Friedman said that RH plans to focus on building a superior operating model that will enable it to compete and win over the long-term.
In two previously announced moves, RH completed the previously closure of the Los Angeles facility in November, and expects to close its distribution center in Dallas by fiscal year end, resulting in savings of approximately $15 million annually.
“Moving forward, servicing our business from two coastal distribution centers will result in improved in-stocks, and significantly faster inventory turns,” Friedman said. “The redesign of our reverse logistics and outlet business is now 90% complete, enabling us to liquidate customer returns in market, while driving cost savings and margin enhancement of $15 million to $20 million annually.”
Beauty retailer goes experiential in new store model
French beauty brand L’Occitane en Provence wants to transport customers to the land of its birth.
The company has completely redesigned its flagship at Yorkdale Shopping Centre, Toronto, to a new model that offers an immersive digital experience and a multi-sensory journey inspired by the land and culture of Provence. Designed by brand creative and experience agency School House, the store boasts a 22-foot- high glass façade that is home to a striking curved video wall, six feet high and eighteen feet wide, which helps draw shoppers into the space.
“Upon entering, guests will feel a sense of wonderment – they will be transported to the lavender fields of Provence, learn about L’Occitane’s expertise in the art of extraction, and visit the land of Corsica, home of the powerful Immortelle flower,” said Paul Blackburn, North American VP of concept design, construction & merchandising, L’Occitane, which operates some 240 stores in North America.
The yellow glass archways at the entry were inspired by Provençal architecture. Key store features include an interactive skincare bistro, a testing experience for fragrances, and large hand-cream column wrapped in communal seating. Provence is brought to life through various design features that channel the elements of earth, fire, air and water.
Earth is cultivated with a flooring of natural stone and a botanical ceiling installation. Water is cultivated with automated rain shower sinks, encouraging test-and-play with products beneath showers from hanging illuminated arched domes. Fire is channeled through a radiating sun installation set within the ceiling plane above and is cultivated into fragrance clouds, creating a unique testing experience for fragrances.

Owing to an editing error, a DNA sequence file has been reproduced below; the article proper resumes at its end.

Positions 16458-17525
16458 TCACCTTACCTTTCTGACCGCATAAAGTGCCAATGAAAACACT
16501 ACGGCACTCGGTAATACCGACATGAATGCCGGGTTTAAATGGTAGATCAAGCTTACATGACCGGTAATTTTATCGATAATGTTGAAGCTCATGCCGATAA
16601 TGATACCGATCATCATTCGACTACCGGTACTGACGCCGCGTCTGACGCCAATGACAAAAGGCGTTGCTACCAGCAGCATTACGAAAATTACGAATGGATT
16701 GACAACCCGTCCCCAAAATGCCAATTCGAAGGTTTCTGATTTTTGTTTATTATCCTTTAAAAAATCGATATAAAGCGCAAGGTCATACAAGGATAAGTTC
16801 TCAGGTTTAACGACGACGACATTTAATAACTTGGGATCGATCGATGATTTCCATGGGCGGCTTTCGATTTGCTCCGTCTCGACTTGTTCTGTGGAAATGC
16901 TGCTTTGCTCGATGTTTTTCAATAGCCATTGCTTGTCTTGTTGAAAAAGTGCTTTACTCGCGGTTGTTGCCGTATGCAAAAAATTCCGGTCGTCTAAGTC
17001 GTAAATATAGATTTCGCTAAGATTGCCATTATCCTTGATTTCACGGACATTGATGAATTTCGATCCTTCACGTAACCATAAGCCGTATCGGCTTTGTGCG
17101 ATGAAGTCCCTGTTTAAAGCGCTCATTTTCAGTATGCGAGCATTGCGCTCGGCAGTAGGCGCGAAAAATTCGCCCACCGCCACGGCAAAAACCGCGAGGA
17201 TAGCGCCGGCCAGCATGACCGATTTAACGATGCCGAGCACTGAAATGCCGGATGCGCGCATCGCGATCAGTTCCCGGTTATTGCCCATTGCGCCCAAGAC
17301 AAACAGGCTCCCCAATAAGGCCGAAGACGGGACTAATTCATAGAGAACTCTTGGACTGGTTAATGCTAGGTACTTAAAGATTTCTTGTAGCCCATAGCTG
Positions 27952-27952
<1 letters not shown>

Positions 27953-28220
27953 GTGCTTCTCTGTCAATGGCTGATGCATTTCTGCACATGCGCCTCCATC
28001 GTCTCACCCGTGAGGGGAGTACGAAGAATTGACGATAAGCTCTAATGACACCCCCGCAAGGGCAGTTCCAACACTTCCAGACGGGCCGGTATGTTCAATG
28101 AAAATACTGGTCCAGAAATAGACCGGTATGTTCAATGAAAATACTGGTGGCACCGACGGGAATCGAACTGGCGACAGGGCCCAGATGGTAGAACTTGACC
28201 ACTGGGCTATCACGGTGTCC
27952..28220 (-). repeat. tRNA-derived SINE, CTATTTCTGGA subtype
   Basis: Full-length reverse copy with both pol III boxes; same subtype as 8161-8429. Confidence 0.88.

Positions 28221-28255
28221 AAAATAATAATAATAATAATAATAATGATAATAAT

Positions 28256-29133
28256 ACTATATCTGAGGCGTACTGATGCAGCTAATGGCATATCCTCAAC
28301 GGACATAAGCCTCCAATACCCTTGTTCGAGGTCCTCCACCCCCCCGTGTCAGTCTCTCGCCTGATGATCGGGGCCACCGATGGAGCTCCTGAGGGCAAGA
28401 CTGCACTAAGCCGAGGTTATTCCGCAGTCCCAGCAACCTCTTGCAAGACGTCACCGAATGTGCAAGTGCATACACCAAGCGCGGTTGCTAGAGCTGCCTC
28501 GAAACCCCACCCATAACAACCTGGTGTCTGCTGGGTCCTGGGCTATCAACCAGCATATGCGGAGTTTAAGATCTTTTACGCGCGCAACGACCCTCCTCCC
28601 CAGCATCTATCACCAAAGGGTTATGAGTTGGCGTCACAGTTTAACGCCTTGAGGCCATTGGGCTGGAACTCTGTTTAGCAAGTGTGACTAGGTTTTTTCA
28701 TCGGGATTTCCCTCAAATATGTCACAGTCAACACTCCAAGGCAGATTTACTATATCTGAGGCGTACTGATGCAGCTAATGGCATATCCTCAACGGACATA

The store complies with L’Occitane’s eco-friendly sensibility. The lighting is 100% LED, and, for the first time in North America, an in-store bottling recycling program in partnership with Terracycle is offered. The stone flooring and countertops are made of recycled natural stone aggregates and contain pre-consumer recycled content. The yellow arches are made from specially-formulated co-polyester resin, incorporating 40% pre-consumer recycled content, compatible with one of the largest post-consumer recycle streams.
The Yorkdale redesign is part L’Occitane’ new “global” retail strategy, which driven by tailoring the customer experience with innovative and personalized services across the globe, while adapting the concepts according to local market specifications.
The retailer has two other stores scheduled to open in December, including a 6,450-sq.-ft. site — its largest location to date — on London’s Regent Street.
It also will unveil a new concept, on the Champs Elysee in Paris. Called 86 Champs, it was created and L’Occitane and French pastry chef, and will Pierre Hermé, the famous French pastry chef, and is described as “a haven for indulgent beauty products and delicious sweet treats.”